Indian Navy brought back 3,992 citizens from various countries

Reading Time: 2 minutes

The Indian Navy has brought back 3,992 citizens from various countries stranded due to the Covid pandemic, the force said on Wednesday. The Navy launched Operation Samudra Setu on May 5 as part of the national effort to bring back Indian citizens from overseas during the pandemic.

Indian Naval ships Jalashwa (Landing Platform Dock), and Airavat, Shardul and Magar (Landing Ship Tanks) participated in this operation which lasted over 55 days and involved traversing more then 23,000 kilometres by sea.

The Indian Navy has previously undertaken similar evacuation operations as part of Operation Sukoon in 2006 (Beirut) and Operation Rahat in 2015 (Yemen).

The Covid pandemic has had a significant impact on ships and seafarers due to the compact environment and forced ventilation systems onboard ships.

“It was in these trying times and difficult conditions that the Indian Navy took up the challenge to evacuate our distressed citizens from overseas,” Commander Vivek Madhwal said.

The greatest challenge for the Indian Navy was to avoid any incident of outbreak of infection onboard the ships during the evacuation operation. “Rigorous measures were planned and medical/safety protocols unique to the operating environment of ships were implemented. These were strictly followed onboard the ships undertaking Op Samudra Setu resulting in the safe return of 3,992 of our citizens to their homeland,” the officer said.

Operation Samudra Setu was undertaken utilising Indian Naval ships best suited for the operation, catering for Covid related social distancing norms vis-a-vis medical arrangements and carrying capacity.

Ships used for the operation were specially provisioned and the sick bay or the clinic onboard was especially equipped with Covid related equipment and facilities.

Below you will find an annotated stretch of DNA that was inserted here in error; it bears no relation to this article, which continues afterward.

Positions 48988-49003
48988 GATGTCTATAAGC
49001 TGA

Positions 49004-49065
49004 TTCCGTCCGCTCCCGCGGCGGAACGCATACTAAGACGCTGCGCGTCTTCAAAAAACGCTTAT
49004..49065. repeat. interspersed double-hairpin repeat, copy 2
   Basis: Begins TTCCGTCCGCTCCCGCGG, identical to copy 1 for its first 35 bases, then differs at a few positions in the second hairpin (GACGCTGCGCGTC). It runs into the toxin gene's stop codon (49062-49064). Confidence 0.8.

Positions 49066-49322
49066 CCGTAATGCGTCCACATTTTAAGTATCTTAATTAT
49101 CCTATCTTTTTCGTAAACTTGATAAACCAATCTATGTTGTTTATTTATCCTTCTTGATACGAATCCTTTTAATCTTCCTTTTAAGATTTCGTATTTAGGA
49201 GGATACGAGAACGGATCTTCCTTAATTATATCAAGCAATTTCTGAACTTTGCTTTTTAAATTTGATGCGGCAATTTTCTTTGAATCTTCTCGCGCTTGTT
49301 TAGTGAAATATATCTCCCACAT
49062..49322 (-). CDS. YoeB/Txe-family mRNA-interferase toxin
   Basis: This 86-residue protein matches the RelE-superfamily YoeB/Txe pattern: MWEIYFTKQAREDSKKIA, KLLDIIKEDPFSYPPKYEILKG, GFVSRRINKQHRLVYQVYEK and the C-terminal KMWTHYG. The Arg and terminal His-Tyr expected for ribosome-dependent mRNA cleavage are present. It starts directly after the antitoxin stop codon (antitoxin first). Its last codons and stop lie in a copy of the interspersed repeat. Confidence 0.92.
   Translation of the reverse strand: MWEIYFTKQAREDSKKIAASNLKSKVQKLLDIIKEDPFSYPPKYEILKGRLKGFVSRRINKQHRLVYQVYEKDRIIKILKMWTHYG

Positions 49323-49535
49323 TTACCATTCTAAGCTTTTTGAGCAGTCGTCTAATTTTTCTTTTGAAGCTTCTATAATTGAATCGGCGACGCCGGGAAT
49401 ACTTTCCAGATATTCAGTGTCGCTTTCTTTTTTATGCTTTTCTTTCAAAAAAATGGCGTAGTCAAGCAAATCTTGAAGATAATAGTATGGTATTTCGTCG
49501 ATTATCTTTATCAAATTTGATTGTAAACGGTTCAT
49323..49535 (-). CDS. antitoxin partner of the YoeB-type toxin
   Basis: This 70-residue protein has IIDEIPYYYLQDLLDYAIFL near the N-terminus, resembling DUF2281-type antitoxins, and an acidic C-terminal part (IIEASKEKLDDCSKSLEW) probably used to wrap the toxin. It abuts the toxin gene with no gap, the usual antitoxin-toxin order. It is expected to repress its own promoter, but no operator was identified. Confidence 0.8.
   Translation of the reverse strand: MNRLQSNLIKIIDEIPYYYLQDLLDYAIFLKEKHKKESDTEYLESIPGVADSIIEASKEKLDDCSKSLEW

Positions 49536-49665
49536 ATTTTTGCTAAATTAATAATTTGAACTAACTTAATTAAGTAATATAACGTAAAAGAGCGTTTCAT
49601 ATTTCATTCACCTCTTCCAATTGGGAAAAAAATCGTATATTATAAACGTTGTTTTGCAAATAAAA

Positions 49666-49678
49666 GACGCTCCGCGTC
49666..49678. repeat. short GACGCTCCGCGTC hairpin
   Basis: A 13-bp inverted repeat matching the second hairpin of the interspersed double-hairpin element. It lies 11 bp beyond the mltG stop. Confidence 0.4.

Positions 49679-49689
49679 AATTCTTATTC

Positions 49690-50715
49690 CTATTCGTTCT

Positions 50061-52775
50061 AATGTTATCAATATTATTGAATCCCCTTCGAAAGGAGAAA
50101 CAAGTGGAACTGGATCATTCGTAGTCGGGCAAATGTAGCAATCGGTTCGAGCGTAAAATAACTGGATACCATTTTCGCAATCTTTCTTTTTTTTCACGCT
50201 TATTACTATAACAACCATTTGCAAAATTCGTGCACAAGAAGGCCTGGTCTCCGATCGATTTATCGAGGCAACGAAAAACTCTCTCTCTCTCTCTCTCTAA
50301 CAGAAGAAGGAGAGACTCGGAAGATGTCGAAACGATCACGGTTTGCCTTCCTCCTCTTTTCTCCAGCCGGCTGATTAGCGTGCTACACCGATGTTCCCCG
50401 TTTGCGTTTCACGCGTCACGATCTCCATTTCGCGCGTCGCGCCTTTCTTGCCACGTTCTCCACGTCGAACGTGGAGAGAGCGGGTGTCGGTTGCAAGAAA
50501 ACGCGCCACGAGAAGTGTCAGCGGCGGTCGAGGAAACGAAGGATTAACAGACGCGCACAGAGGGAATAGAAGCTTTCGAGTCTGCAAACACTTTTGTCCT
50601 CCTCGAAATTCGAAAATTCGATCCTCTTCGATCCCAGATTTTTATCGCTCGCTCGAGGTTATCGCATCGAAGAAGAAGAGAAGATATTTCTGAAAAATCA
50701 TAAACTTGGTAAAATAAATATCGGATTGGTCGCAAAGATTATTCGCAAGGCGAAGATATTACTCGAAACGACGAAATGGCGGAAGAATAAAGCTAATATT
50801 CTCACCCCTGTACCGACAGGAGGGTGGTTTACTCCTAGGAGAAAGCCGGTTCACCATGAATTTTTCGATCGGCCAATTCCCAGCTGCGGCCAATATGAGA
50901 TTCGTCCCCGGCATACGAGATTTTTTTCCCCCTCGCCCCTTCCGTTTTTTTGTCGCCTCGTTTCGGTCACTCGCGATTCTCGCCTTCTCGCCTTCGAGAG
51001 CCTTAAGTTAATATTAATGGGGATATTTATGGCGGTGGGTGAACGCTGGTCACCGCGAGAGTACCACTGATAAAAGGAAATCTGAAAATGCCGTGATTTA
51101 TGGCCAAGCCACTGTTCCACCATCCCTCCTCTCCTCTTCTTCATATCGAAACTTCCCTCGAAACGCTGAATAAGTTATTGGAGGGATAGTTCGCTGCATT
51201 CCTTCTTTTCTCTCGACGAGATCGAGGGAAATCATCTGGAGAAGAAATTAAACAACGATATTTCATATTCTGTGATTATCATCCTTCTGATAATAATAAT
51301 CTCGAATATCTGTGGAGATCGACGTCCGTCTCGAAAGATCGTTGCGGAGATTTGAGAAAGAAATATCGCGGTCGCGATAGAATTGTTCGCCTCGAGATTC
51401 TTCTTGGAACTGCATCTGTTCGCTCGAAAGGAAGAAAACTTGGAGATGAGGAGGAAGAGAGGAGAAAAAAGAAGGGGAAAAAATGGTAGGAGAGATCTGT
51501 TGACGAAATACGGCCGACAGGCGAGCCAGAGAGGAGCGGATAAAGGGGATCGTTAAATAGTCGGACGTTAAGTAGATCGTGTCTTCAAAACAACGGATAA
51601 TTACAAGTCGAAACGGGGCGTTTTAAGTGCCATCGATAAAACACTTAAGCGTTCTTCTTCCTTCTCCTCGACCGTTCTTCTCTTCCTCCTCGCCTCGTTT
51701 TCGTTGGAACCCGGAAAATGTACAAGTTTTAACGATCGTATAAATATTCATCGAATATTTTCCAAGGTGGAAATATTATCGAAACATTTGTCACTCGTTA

Women officers and military nursing staff were also embarked for the women passengers. Basic amenities and medical facilities were provided to all evacuees during sea passage on these ships.

An expectant mother who undertook passage on Jalashwa, Sonia Jacob, gave birth to a baby boy within a few hours of reaching Kochi on International Mother’s Day.

Along with other government agencies, the Navy has also been at the forefront of national efforts to assist Indian citizens. The Navy’s IL-38 and Dornier aircraft have been used for ferrying doctors and Covid related material across the country.

Indian Naval personnel also innovated various customised equipment such as Personnel Protection Equipment NavRakshak, hand-held temperature sensors, assisted respiratory system, 3-D printed face shield, portable multi-feed oxygen manifold, ventilators, air evacuation stretcher pod, baggage disinfectants etc. Most of these innovations were carried onboard the ships undertaking Op Samudra Setu and niche equipment was also provided to the host countries from where evacuation was undertaken.

READ ALSO: Vande Bharat: ‘Indian Consulates will not rest till the last person stranded in Australia is evacuated’

What's On